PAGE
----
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The Working American Bulldogs by David Putnam Q.Is it true that any Bulldog that can tackle a 400 lbs. rip snorting wild boar can easily deal with a mere human burglar?

A. There are a handful of visionary AB breeders that are testing blood stock in hog catching and man work. This may be a revolutionary concept in today's day and age, but in ancient times this is how the progenitor of all Mastiffs was bred. Molossus war dogs were bred and trained to range ahead of armies in order to engage the great packs of enemy war dogs that were doing the same thing. When the Molossus pack had eliminated the enemy war dogs their next targets were enemy horses. After riders had been thrown to the ground the Molossus would attack downed horsemen. The Molossus would fearlessly rip into men armed with edged weapons and wearing body armor. Ancient Mastiff war dogs had to be bred for dog gameness, horse gameness and hardness against men.

There are a number of ABs that have both BSTs (and other protection titles) plus Catch Dog titles. There is no question that a Bulldog that can do high level man work one day and the next day gamely absorb seven inch wounds from the slashing tusks of a wild boar has been tested more extensively than an AB that has done only man work. When AB breeders begin to stack up generations of Bulldogs that are proven in both arenas we will be doing something that has not been attempted for hundreds of years. We will be breeding to the legendary standards of the ancient Greek Molossus. At that point no other breed of guard dog will be able to touch the American Bulldog.

With that said it is important to remember that Bulldogs that have been bred only to catch wild boar for many generations are usually lousy guard dogs. Pure hog hunting strains of AB, Pit Bull and related breeds are consciously bred to have zero man aggression. This is also true of strains of dog fighting Pit Bull. Animal oriented Bulldogs often hunt with men they have never seen before. In the heat of battle with a fearsome wild boar it can be extremely dangerous to have catch dogs with even the slightest inclination to bite a person, especially if some of the hunters don't know the dog. Boar dogs do get cut up and have to be sewn together out in the field. Sometimes they must be sewn up by hunters that the dog doesn't know. For these reasons any breeder that is interested in a pure catch dog will breed all inclination for human aggression out of his strain. Pure Old English Whites that have been bred this way have proven to be poor sport protection dogs and not necessarily the greatest personal protection dogs either. I have a friend with a game bred Pit Bull that is death to wild boar. I can start punching my friend in front of this dog and the dog does not react in a protective manner. If I were to start punching one of my friends with a man aggressive American Bulldog, I'll get my head ripped off.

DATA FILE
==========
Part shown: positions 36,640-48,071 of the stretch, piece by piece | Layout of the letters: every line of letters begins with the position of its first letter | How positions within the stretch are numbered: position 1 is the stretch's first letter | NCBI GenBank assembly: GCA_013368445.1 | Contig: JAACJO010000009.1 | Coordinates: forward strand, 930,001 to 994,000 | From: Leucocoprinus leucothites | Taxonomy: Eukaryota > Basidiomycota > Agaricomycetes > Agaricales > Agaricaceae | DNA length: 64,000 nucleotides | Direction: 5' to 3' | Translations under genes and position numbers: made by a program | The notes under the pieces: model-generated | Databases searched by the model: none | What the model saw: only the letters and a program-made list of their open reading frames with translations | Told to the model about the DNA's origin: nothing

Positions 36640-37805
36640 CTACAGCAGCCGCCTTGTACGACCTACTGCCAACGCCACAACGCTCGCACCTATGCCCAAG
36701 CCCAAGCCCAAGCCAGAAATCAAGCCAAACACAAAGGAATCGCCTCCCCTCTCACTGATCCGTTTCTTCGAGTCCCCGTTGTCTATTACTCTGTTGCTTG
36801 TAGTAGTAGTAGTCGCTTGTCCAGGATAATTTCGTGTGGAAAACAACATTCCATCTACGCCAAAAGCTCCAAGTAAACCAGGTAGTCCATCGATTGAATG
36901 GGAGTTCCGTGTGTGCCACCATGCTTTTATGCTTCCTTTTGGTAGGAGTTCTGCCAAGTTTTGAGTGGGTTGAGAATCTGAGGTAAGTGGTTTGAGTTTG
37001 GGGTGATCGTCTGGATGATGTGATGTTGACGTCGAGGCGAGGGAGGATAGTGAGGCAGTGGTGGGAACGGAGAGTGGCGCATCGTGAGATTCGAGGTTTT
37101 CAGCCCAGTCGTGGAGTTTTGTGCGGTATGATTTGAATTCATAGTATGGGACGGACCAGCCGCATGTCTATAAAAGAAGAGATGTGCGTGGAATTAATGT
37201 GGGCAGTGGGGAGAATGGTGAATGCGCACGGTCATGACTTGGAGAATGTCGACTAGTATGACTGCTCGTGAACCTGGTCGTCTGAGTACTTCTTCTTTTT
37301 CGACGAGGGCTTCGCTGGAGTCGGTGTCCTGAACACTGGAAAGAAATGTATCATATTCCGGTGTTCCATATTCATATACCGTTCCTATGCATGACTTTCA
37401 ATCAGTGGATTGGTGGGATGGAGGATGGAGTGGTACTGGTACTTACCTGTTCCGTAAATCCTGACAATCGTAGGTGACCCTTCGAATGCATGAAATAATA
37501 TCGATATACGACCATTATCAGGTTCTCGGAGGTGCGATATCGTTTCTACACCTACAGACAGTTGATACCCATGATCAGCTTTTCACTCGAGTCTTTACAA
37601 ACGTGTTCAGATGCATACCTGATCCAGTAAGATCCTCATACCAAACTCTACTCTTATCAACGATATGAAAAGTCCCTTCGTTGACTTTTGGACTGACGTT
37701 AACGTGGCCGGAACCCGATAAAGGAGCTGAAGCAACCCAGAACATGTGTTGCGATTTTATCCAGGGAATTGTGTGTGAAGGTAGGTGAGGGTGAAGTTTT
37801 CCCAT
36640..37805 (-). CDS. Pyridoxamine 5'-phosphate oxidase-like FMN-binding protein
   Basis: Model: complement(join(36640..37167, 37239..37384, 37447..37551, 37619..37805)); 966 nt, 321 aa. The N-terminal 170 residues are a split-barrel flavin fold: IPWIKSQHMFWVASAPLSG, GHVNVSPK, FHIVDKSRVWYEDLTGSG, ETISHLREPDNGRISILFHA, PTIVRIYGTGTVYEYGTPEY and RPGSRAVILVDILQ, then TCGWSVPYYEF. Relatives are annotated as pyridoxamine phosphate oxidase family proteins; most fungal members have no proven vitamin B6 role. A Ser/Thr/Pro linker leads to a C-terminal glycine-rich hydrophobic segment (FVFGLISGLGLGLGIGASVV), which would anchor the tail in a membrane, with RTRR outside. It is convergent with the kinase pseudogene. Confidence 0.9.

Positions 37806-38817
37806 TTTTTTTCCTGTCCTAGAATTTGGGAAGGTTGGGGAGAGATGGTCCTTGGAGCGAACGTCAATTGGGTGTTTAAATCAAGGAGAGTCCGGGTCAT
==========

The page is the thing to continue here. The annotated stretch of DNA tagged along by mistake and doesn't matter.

Bulldogs bred solely for animal gameness over many generations have nerves of steel. They are not afraid of any man or anything. They do not have a suspicious nature against people. In fact, from a guard dog point of view, it can be said that their nerves are too good. If we desire some level of human aggression, a slight edge is necessary, some level of suspicion against humans is important, some level of wariness. Courage is more important than gameness in a guard dog. The two words have very different meanings. A courageous guard dog has some level of fear or suspicion against a threatening human, he understands the danger poised by an armed man. The good guard dog also understands that a non-threatening human poises no danger to himself or the people/territory he is defending. He understands that humans come with different levels of threat. The courageous guard dog overcomes his fear of a genuinely threatening human and engages without hesitation.

Gameness on the other hand is the ability to absorb punishment while fighting, to not give up despite injury and exhaustion. Once the courageous guard dog has engaged a real bad guy he must have a certain amount of gameness to see the fight through. Humans as a general rule have very low levels of gameness. But there are exceptions, therefore it is important that a good guard dog be able to continue fighting even if he is injured. For this reason the breeders that incorporate both hog work and man work into their programs are on the cutting edge. We must remember that both tests are of equal importance. So the answer to the question is: No, just because a Bulldog can catch and hold a rip snorting wild boar doesn't mean that he can deal with a real bad guy.

Dave Putnam, ®2000
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